It’s got a row counter, double-ended crochet hook, tape measure, and blade built into it. The cover on the bag is a needle / hook sizer. The interior compartment holds a pair of folding scissors, stitch markers, and tip protectors. I never use tip protectors and don’t like the rubber stitch markers, so I removed them and stocked the back with my own preferred tools:
I use the jump rings as stitch markers. I use the lobster claw clasps and the gourd safety pins (available on Amazon (affiliate link)) as row markers.
Of course, I had the Cormo that I’m currently spinning.
I had extra bobbins, just in case I filled the one on the wheel.
I had the two metal posts for my built-in lazy Kate, the ball of yarn I’m using for leaders, and spinning wheel oil. I take the metal posts of the lazy Kate out of the wheel when I’m transporting it so that they don’t damage my car.
I had a pile of warping sticks. I brought some with me to place around the knots as I wound the beginning part of the weaving on the cloth beam. The rest of these came out of the weaving. They’re dirty because they fell out of the weaving on to the pavement or floor as I wove and because the llama yarn that is my current warp is pretty hairy and shedding a lot. Fortunately, they are easy to clean since they are vinyl.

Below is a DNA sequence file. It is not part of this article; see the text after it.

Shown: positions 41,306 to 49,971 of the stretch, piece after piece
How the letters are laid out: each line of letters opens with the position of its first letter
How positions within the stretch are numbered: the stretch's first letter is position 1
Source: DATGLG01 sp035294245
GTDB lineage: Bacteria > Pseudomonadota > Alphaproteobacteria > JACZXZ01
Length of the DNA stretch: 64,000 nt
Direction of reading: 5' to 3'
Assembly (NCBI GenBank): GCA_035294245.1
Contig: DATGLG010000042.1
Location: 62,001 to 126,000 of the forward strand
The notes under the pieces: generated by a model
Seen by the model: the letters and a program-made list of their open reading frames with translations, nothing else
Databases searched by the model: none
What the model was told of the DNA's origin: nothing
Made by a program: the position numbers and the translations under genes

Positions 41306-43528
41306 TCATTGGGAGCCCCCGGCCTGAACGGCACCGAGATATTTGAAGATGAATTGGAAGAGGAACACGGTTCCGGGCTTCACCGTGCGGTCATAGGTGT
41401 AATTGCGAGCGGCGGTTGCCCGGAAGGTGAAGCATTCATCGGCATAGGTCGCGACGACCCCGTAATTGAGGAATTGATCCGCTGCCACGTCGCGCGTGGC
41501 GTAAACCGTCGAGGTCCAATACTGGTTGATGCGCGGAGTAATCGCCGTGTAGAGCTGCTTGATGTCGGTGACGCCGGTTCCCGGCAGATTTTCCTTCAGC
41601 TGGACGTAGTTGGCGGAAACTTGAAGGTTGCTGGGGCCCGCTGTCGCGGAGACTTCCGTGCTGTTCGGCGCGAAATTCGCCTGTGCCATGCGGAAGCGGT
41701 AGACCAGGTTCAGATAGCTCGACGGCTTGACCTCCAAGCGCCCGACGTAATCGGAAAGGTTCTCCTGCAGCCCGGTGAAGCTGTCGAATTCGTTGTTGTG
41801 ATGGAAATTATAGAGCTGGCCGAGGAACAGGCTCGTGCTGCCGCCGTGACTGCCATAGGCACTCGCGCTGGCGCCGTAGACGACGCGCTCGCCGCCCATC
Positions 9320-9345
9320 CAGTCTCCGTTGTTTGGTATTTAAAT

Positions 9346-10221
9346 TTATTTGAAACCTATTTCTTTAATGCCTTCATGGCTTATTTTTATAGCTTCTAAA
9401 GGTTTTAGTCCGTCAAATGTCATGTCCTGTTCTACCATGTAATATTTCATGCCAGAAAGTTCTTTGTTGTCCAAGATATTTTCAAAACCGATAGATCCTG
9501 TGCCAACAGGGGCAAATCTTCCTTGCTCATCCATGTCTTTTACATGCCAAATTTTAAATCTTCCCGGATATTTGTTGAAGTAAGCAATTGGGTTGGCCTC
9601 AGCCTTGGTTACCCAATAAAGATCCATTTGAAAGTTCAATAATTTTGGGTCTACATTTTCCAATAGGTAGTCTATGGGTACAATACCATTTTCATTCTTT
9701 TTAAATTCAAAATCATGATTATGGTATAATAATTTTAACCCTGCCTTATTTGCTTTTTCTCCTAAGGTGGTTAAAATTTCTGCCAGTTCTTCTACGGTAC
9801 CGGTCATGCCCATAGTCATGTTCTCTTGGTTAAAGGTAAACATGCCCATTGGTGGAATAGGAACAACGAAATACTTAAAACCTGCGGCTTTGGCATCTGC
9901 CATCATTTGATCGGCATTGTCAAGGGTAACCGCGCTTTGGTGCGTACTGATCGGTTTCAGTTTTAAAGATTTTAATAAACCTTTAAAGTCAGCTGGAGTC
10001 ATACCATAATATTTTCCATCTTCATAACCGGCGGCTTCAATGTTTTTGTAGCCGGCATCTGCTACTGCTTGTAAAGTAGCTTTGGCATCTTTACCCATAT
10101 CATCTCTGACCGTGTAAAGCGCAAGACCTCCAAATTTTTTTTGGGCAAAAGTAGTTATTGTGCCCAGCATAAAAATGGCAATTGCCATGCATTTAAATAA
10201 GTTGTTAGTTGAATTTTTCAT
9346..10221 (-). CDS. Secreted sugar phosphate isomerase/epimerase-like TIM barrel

Bobbins with the yarns for the current project and empty ones that I already used.
The balls of yarns for the current project, for when I need to wind more yarn on the bobbins.
The card telling me how many inches of each color to weave, and a pen to cross off when I’ve finished that section. (If you want to weave a Dr. Who scarf, don’t bother trying to copy this down from here. Next week, I’ll have a blog post with a link to the Google spreadsheet that has all the information you need).
Miscellaneous Bag Contents
The Super Secret Shawl in its project bag, in case I wanted to knit rather than spin or weave. I ended up not knitting at all during the weekend.
A finished Summit shawl, knit by a friend. She asked me to block it for her and gave it to me while we were at the Festival.
The apron I was wearing while doing demos on Sunday.
Not in the Bag
I have a few tools that I really like, but didn’t need to carry over this weekend.